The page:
And it did me, when I queued up the present Low Society recording, Sanctified. Nikides the producer is an excellent producer, having programmed excellent opening songs for each of the band's recordings and Sanctified is no exception. This disc opens with a searing treatment of John Prine's "Angel from Montgomery." But, if you, gentle listener, are expecting some Kilz-coated Bonnie Raitt knock-off, then you will be presently surprised to hear the powerhouse within the band, Mandy Lemons (Nikides), and how she transforms the song. While Nikides (the guitarist) appeals to the intelligent pathos, Lemons reaches right down and grabs the listener by her/his lady-or man-parts, giving them a healthy torque. Yes, now she has your proper attention.

Nikides wills the introduction of Prine's song out of thin air, preparing a proper surrounding for Lemons' sensitive and muscular vocals. Lemons imbues the lyrics with an emotional urgency tempered with experience that never lost its hope. When the pair roll into the chorus, that is when the real goosebumps occur. As Lemons reveals her naked desire and memory, Nikides perfectly propels her with surging slide riffs peppered with open-string diamonds reverberating.

My previous summation of Mandy Lemons was one of beautifully unhinged abandon. And as powerfully attractive as that is, it is not fair. The high-wire aspect of any performance or expression is the ability to push that performance or expression to the brink of bedlam and keeping there without falling prey to the bedlam. In this, Lemons has no peer. Nikides and Lemons are textbook synergy, making something eclipsing the sum of their separate parts. That is the stuff "Angel from Montgomery" is made of.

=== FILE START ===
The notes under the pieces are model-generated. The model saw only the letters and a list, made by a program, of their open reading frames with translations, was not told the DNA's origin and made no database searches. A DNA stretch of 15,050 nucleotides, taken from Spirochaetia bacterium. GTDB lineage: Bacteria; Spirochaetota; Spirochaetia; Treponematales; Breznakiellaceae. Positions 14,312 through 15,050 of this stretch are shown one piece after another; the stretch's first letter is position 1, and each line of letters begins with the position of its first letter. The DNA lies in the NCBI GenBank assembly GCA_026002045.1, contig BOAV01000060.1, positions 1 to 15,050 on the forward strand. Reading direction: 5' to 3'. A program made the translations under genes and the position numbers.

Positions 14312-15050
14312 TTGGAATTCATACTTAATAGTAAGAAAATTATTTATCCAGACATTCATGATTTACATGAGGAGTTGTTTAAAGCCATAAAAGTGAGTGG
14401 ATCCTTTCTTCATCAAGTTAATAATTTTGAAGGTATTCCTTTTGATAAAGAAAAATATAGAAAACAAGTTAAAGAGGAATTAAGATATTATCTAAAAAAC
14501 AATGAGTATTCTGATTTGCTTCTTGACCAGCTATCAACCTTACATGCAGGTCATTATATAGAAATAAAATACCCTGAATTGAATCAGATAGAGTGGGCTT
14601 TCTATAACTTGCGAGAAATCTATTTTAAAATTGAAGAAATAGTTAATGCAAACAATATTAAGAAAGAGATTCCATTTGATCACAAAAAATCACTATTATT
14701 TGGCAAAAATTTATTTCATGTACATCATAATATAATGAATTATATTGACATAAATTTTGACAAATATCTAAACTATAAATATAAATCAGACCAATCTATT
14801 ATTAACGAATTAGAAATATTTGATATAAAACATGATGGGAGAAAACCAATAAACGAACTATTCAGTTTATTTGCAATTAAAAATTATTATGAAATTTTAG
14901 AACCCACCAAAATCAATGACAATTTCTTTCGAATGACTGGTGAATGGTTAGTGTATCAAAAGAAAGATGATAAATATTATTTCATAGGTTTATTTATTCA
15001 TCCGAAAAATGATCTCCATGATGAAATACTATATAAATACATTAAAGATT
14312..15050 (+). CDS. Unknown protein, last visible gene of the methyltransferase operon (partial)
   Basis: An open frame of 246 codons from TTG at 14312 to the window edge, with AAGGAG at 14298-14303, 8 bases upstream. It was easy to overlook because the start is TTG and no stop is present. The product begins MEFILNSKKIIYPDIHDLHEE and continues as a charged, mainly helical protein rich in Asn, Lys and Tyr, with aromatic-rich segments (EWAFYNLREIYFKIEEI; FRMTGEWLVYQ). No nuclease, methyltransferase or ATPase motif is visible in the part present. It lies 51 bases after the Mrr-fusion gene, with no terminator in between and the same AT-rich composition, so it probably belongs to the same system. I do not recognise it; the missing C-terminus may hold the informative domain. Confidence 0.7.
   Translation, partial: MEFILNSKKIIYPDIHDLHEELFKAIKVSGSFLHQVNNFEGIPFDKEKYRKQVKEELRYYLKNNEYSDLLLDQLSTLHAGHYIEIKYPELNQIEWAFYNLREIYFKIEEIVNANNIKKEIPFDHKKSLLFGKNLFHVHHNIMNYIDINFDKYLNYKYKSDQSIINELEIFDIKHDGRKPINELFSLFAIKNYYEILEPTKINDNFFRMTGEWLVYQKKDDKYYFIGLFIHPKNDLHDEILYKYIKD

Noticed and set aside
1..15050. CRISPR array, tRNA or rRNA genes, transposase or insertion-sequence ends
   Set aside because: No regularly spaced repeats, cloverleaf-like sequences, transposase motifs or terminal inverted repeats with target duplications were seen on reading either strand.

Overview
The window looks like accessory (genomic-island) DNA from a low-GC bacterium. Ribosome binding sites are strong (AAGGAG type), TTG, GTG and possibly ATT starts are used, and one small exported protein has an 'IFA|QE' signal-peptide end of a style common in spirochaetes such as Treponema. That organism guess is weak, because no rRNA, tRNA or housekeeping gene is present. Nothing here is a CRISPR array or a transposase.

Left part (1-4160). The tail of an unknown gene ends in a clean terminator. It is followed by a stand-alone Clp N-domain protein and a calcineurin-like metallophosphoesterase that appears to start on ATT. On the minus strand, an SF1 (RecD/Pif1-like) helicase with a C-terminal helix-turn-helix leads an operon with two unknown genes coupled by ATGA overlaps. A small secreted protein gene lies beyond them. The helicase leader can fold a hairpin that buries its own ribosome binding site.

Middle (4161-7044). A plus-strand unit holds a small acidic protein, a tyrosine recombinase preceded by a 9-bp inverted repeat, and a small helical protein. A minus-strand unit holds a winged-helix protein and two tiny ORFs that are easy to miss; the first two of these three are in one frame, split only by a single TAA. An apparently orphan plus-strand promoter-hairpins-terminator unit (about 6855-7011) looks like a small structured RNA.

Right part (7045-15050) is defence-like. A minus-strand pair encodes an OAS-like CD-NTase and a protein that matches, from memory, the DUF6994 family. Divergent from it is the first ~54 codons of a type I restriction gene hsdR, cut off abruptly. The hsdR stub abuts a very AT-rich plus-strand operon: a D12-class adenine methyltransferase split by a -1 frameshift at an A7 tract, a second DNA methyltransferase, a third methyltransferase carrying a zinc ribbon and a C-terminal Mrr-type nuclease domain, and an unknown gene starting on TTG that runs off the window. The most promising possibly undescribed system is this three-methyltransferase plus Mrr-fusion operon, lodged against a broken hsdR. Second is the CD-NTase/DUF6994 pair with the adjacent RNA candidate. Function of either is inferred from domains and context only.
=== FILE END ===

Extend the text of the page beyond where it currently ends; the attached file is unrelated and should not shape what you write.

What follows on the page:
One of the major charms of this recording it honest organicity woven into its harmonically and melodically sophisticated core. "The Freeze" boasts a soundtrack panorama built on a hypnotic two-chord vamp over which Lemons describes an emotive stasis of frigid proportions. Beneath this angst, Nikides' precise slide guitar keeps the fertile sound fresh. A country mile away is the title piece, a Texas Two-step sermon composed on the grave of Elmore James, Lemons declaring to all to, ..."take it easy." Nikides' slide guitar style is studiously informed and honed to the point that it is all his. His knowledge and technical ability is on the plain with Sonny Landreth's. This is further illustrated on "River of Tears," where Nikides' slide work is integrated into a 1950s-era ballad sound reminiscent of Santo and Johnny.

The aforementioned "Nina" is the disc's spiritual center point, bearing the fragrance of Page's "White Summer," but transmogrifying into something more, something bigger. Nikides lays electric slide guitar over his deft acoustic guitar foundation creating a dream-like state for Lemons to rage into the darkness. Sonically stunning, Nikides' slide guitar at once recalls Ry Cooder's contribution to "Sister Morphine" and Jimmy Page's rumination on the "Gallows Pole." Lemons ends the song with the echo of Nina Simone..."Mississippi Goddamn." At the other end of the organic spectrum is the New Orleans infused "Here Comes the Flood" a sweaty and humid shuffle straight out of Cosimo Matassa's NOLA studio.

The disc closes with Etta James' "I'd Rather Be Blind," a solid vehicle for Lemons, who draws every bit of ache from the lyrics, suspending them over Nikides's certain slide guitar playing. The pair tie a perfect ribbon around these 10 finely crafted songs with this old song. It is a beautiful package of Americana. ---C. Michael Bailey, allaboutjazz.com